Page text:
Sections were incubated for 1 h in a 3% goat serum blocking solution with Triton X-100 (AG Scientific, San Diego, CA) in PBS at room temperature followed by primary antibody application overnight at 4 °C with 0.4 µg/ml affinity-purified polyclonal rabbit anti-rat AQP-4 antibody (#AB3594; Chemicon). Antibody dilutions were previously tested using a range of dilutions with 0.4 µg/ml concentration chosen as the optimal dilution. Slides were washed three times in PBS before incubation for 1 h at room temperature with the fluorescent secondary antibody, Alexa 596-conjugated goat anti-rabbit IgG (Molecular Probes, Eugene, OR), diluted to 5 µg/ml in blocking solution. Negative control sections were processed with the primary antibody omitted from one section per slide as well as with the antibody pre-incubated with purified peptide supplied by Chemicon according to the manufacturer’s instructions. All sections were washed and coverslipped with Gel/Mount mounting medium (ProSciTech). The immunolabeling for the age-matched control chicks was run separately from the labeling of experimental chick tissue, but the same batch of antibodies was used. To ensure parity of labeling intensity between batches, slides with tissue from five of the experimental chicks were included with the age-matched normal tissue to compare intensity of labeling across batches and permit normalization of the intensity of control tissue labeling.
Labeled sections were observed under a Leica TCS-SP2 confocal laser scanning microscope (Leica Microsystems, Heidelberger, Germany). Initially, all immunolabeled sections of transverse retinal sections were examined qualitatively. However, once a similar pattern of positive immunoreactivity within both central and peripheral retinal regions had been established for each section, only images showing regional distribution and change in intensity of labeling at the posterior pole were captured and examined using the Leica software set at 4X line averaging without full frame averaging.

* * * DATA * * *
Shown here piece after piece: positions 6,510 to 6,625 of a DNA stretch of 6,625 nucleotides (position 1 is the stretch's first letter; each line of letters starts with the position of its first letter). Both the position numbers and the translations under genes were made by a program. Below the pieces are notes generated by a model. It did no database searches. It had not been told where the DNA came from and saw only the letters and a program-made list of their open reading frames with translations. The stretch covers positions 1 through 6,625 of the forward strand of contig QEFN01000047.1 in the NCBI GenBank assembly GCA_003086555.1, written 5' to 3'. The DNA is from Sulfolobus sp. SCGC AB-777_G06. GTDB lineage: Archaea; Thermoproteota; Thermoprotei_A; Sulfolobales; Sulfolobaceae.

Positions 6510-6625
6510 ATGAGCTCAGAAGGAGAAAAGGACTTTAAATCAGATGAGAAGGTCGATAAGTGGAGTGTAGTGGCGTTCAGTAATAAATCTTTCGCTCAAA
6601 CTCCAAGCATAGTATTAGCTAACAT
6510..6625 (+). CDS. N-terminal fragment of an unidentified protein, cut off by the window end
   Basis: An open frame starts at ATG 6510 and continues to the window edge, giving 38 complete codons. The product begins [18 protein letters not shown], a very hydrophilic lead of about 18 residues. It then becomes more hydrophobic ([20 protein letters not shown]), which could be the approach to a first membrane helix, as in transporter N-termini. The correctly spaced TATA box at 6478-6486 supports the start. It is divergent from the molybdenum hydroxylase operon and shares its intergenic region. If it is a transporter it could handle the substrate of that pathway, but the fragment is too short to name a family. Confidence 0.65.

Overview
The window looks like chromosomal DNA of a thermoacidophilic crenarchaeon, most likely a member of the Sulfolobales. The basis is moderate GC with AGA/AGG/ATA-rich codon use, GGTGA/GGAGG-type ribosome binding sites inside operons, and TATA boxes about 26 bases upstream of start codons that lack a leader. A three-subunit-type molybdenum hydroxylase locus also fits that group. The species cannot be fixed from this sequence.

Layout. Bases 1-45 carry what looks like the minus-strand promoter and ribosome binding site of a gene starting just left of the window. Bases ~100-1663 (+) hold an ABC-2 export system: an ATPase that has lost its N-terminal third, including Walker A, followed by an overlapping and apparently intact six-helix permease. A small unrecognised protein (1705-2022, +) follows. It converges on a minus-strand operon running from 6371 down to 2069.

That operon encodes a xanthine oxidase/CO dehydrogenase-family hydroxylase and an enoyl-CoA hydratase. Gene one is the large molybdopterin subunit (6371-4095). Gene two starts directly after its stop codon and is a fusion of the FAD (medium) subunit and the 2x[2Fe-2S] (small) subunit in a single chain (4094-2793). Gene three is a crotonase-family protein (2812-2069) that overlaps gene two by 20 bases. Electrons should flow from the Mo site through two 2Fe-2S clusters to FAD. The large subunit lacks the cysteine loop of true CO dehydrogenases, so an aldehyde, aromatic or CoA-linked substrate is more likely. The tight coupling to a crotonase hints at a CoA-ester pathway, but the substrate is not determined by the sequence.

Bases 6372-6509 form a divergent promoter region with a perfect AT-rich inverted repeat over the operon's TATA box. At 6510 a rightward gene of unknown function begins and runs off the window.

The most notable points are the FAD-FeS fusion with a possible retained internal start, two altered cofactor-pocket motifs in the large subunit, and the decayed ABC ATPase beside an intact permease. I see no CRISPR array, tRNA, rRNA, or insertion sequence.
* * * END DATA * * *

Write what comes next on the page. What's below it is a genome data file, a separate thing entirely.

Images were first obtained at 40X magnification using pre-determined photomultiplier (PMT) settings (600 V, 650 V, 700 V, and 750 V) to determine the optimal PMT setting that would yield adequate images for comparison of labeling between FD eyes and fellow or control eyes. In all images, only the inner retina was specifically labeled for AQP4 (see Figure 1). Thus, further images were captured at 100X magnification and labeling intensity was analyzed using NIH ImageJ software (National Institutes of Health, Bethesda, MD) for the nerve fiber layer (NFL) and the inner plexiform layer (IPL) as confirmed by differential interference contrast microscopy (Figure 1A). The NFL and IPL were chosen to be measured in their labeling intensity as these layers of the retina showed the highest intensity of continuous specific labeling across all eccentricities of the retina. Mean luminance values (average brightness per pixel) were determined from brightness histograms as it is generally accepted that pixel intensity is proportional to chromagen concentration under certain conditions [47-49]. Luminance histograms were generated from manual tracings across the full width and thickness of the NFL or IPL for each image and from applying the ‘analyze – histogram’ tool in ImageJ to each area. Mean luminance and the number of pixels analyzed for each area traced was recorded. Manual tracing was made more manageable by subdividing the NFL of each image into four areas and the IPL into 10 areas, and the 4 or 10 independent mean luminance values per image were then treated as a nested variable. The luminance values were thus derived from an average selection of a total of 5,760 pixels for the NFL and 22,295 pixels for the IPL of each eye, which provided an acceptable degree of variance. No subtraction was made to allow for background labeling of either experimental, fellow, or control eyes as it was judged to be equivalent in all cases.